Latin America

Women Die After Nicaragua’s Ban on Abortions

The debate over whether abortion is right or wrong may continue forever, but there are serious risks involved when abortions are banned entirely. In 2006 Nicaragua became one of 35 countries to implement a universal ban on abortions, and the law holds even if the mother’s life is in jeopardy. The law comes in wake of a surge of religious fervor which is currently gripping the country, but no abortion laws have ever had as serious of effects on Nicaragua’s female population as this one.

Between January and October of 2007 more than 84 pregnancy-related deaths had been recorded in Nicaragua. Records show that many of these women sought medical care for hemorrhaging but were denied assistance by doctors who feared having their medical licenses revoked if they performed any kind of surgery on a pregnant woman. When 22-year-old Olga Reyes suffered an ectopic pregnancy doctors delayed more than four days before performing a hurried operation. It is confirmed that the doctors knew exactly what the problem was, but delayed Olga’s surgery in hopes that the fetus would die before the operation and thus safe the doctors the possibility of being accused of performing an abortion.

Many more women have been driven to underground illegal abortions which are always dangerous and sometimes fatal. Many doctors comment on growing numbers of women who flood emergency rooms with infections from abortions which leave them scarred, infertile, or dead. Ultimately, the Nicaraguan ban on abortions has paralyzed the medical community and further debilitated the status of women in this Latin American country.

“Women Die After Nicaragua’s Ban on Abortions.” MSNBC.Com

http://www.msnbc.msn.com/id/21601045 (accessed July 6, 2008).

Unsolved Killings Terrorize Women in Guatemala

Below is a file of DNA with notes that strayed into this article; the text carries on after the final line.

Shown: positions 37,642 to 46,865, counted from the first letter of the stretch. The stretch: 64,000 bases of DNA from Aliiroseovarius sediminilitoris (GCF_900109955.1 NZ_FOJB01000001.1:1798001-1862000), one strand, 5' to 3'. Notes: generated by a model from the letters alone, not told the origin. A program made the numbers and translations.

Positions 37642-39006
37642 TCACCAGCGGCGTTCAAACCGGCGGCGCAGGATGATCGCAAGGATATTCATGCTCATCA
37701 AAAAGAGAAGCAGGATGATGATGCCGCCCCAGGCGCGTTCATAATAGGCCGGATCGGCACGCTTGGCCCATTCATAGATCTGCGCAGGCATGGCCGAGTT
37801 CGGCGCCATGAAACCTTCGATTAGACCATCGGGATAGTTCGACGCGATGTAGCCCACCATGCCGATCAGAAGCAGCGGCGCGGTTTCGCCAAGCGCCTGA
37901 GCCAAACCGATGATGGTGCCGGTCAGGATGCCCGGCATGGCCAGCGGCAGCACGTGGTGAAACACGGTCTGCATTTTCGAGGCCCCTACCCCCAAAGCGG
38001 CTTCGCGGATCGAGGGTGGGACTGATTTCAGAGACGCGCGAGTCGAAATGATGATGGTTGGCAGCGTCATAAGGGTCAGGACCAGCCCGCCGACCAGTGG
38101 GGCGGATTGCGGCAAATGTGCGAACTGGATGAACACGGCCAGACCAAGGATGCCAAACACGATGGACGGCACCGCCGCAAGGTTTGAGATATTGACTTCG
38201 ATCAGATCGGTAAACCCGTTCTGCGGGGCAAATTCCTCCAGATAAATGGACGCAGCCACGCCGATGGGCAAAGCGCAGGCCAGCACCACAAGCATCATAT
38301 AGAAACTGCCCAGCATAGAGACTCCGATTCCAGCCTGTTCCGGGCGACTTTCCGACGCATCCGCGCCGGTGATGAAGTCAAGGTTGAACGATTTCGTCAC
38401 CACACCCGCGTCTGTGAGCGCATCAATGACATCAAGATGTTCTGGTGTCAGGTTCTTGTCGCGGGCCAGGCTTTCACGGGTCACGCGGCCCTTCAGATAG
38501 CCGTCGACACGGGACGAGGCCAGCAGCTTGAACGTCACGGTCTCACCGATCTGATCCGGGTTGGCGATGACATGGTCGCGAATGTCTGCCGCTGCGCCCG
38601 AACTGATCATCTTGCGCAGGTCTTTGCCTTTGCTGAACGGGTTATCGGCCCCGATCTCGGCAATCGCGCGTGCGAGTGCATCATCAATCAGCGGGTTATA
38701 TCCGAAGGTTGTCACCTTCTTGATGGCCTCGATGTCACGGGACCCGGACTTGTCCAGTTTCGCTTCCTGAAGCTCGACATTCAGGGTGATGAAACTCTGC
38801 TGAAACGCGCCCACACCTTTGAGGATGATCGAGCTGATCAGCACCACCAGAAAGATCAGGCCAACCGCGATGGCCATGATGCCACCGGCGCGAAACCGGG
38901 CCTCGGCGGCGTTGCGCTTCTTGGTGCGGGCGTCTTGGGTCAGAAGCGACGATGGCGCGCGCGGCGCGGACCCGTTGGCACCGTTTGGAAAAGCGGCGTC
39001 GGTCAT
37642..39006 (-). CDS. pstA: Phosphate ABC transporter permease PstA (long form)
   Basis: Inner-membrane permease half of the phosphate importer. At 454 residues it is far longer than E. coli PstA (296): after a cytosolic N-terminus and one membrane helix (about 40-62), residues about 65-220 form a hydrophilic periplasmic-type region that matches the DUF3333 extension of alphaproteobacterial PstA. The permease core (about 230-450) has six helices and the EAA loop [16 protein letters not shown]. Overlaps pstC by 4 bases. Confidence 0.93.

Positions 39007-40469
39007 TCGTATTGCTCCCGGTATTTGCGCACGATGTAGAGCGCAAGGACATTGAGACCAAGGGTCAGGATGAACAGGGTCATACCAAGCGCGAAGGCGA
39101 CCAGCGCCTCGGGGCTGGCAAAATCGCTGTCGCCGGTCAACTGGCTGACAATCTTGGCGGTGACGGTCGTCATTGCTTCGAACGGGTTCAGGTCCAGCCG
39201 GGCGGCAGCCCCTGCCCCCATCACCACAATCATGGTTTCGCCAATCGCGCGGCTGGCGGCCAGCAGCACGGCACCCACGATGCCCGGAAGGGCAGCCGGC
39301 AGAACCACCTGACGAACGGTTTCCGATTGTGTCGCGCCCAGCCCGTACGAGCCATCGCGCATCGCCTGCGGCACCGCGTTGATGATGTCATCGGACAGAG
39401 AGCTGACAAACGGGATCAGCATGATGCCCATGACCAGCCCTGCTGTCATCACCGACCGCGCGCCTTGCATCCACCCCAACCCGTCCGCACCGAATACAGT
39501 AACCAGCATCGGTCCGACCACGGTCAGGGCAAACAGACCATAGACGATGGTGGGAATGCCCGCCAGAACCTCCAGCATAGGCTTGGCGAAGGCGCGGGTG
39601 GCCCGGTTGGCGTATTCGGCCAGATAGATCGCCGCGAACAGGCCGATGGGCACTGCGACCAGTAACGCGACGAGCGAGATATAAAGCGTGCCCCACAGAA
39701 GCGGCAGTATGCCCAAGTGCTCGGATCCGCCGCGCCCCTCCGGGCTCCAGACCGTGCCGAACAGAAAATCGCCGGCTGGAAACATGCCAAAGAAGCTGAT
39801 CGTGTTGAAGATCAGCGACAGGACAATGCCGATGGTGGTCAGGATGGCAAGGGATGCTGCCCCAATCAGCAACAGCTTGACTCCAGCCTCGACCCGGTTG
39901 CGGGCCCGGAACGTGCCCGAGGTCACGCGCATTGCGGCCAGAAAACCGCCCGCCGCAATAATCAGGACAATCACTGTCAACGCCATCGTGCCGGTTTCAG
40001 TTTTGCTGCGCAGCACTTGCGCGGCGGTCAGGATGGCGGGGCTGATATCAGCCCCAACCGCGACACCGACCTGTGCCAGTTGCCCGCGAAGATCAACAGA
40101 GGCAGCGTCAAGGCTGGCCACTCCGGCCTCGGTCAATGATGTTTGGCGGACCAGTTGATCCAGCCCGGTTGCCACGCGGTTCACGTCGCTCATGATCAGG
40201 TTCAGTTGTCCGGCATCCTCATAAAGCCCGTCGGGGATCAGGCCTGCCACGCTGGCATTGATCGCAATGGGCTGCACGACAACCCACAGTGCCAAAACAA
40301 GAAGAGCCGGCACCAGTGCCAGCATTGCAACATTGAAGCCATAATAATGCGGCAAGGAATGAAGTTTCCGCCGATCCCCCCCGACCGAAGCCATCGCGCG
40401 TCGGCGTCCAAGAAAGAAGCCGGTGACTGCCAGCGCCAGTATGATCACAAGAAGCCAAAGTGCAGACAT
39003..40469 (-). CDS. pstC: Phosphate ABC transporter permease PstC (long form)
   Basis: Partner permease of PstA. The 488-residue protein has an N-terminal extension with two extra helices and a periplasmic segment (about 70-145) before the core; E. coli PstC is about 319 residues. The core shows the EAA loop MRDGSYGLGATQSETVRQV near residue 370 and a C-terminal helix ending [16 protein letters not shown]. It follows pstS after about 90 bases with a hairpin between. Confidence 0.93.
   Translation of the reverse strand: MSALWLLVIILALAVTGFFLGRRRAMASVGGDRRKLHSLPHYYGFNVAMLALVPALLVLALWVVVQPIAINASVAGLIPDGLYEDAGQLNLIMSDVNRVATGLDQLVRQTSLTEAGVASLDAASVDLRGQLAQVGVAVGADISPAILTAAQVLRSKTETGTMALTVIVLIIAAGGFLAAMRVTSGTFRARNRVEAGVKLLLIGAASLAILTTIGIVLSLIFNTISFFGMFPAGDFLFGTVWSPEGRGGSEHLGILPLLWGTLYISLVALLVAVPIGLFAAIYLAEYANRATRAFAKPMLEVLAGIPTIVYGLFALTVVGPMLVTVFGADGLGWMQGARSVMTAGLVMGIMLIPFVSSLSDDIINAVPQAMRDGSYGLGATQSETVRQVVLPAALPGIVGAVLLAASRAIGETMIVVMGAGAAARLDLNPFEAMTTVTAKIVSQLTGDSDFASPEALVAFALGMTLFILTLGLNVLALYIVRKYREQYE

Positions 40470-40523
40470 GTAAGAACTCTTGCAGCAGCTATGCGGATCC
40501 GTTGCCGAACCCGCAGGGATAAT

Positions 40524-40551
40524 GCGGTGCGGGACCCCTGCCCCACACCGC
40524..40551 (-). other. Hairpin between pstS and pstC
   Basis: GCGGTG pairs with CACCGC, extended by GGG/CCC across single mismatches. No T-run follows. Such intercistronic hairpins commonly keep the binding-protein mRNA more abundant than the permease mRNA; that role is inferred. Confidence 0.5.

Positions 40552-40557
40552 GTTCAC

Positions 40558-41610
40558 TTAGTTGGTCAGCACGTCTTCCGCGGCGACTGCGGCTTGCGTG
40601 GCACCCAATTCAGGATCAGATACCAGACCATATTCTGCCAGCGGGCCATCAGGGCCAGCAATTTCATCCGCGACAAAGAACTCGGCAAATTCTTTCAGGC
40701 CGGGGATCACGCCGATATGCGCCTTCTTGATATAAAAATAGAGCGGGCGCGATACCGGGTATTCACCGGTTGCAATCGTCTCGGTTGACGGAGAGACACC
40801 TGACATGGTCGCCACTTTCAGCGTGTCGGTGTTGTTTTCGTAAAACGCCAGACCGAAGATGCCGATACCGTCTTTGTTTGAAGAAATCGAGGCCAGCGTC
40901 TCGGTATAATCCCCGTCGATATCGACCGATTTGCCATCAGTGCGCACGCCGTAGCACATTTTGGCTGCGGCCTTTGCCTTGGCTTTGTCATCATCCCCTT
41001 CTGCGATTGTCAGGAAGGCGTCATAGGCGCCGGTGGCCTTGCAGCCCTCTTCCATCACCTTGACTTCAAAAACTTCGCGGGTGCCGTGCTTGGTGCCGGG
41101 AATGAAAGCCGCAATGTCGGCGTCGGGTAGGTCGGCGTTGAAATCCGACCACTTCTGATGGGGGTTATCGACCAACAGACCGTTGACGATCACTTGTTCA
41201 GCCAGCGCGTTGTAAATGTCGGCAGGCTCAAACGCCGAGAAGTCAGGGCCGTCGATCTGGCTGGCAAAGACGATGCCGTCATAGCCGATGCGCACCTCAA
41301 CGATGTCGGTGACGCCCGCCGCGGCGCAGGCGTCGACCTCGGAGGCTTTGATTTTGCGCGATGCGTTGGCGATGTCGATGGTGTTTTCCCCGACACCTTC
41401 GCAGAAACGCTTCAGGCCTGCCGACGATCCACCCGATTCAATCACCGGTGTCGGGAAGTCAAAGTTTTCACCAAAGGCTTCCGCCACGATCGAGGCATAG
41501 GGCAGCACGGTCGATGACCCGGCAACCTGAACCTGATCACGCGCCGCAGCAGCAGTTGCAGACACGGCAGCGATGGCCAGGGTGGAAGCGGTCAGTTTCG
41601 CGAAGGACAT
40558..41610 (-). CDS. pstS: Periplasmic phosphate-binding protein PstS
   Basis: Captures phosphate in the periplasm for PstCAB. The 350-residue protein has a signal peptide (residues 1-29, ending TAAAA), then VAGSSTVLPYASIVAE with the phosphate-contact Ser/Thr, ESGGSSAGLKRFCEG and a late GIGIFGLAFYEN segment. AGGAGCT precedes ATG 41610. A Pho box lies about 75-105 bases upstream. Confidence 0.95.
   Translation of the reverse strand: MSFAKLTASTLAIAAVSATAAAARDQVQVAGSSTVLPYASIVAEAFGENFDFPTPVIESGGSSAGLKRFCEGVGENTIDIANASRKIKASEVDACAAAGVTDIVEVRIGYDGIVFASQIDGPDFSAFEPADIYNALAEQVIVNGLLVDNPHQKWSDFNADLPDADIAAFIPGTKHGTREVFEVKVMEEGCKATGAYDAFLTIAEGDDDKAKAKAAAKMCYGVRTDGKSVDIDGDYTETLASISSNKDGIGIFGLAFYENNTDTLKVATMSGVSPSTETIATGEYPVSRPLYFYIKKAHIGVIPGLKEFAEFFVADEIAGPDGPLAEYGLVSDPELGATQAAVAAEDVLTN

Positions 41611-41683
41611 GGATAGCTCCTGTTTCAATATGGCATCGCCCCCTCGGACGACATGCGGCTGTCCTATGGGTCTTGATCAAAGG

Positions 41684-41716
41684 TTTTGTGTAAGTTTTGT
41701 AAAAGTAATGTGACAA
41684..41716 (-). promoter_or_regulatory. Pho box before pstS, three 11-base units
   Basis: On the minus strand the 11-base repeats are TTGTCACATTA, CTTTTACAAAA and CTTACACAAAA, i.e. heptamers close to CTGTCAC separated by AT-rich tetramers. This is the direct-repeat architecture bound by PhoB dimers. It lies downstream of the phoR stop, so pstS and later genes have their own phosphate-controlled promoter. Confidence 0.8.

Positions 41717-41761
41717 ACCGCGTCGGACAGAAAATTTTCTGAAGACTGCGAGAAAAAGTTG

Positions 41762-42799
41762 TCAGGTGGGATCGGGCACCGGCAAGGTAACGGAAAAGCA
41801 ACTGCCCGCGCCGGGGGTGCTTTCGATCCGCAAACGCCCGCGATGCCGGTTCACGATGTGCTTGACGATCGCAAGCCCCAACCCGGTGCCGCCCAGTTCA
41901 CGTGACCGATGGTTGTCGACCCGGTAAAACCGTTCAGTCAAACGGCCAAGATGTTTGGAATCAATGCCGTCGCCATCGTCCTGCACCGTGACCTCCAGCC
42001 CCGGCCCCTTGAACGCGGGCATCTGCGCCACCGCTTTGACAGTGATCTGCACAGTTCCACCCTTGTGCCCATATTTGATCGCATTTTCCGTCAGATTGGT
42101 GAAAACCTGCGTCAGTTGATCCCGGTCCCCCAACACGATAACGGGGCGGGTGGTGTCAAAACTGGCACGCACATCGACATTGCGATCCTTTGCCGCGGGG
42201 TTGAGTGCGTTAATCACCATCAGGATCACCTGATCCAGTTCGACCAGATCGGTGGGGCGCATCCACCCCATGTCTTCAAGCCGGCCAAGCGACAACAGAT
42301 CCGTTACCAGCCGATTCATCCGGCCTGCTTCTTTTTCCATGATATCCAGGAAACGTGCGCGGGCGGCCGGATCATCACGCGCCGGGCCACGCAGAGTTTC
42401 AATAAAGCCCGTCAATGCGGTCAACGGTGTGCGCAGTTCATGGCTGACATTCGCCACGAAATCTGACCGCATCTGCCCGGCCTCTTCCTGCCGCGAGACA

Guatemala is quite possibly one of the most terrifying places to be a woman. In recent years a phenomenon of violence against women has developed in Guatemala. Young women of every age are disappearing throughout Guatemala only to be found raped, mutilated, and dead in a parking lot or alley. The occurrence of such murders is so prevalent that the Guatemalan government and the international community have dubbed such killings “femicides.” The cultural roots of this violence are unclear, but it is possible that the country’s political instability or the two-decade civil war in which civilians were routinely threatened with murder could be the source of the conflict. However, no matter the cause, it is certain that the Guatemalan government is doing next to nothing to protect the female population.

Many international investigators have dubbed the Guatemalan culture of “impunity” the cause of the continuing violence. Of the 1,500 femicides committed since 2003, only 14 of the perpetrators been received a jail sentence. In most situations, a reported murder is ignored by the police for days or weeks. If the case is ever investigated bloody clothing is returned to the family instead of analyzed as evidence, DNA testing is not performed, and the case is eventually put into their archives.

Most Guatemalan politicians refuse to acknowledge that most of this violence against women is unprovoked, instead stating that these women had connections to gangs or prostitution. The femicide board which was created by the government has done little with the $500,000 it has been given to “research” the issue. Women’s-rights activists call for money to be spent on improving the investigation of femicides, not enhancing the governmental bureaucracy.

Lakshmanan, Indira. “Unsolved Killings Terrorize Women in Guatemala.” The Boston Globe http://www.boston.com/news/world/articles/2006/03/265/unsolved_k… (accessed July 25, 2008).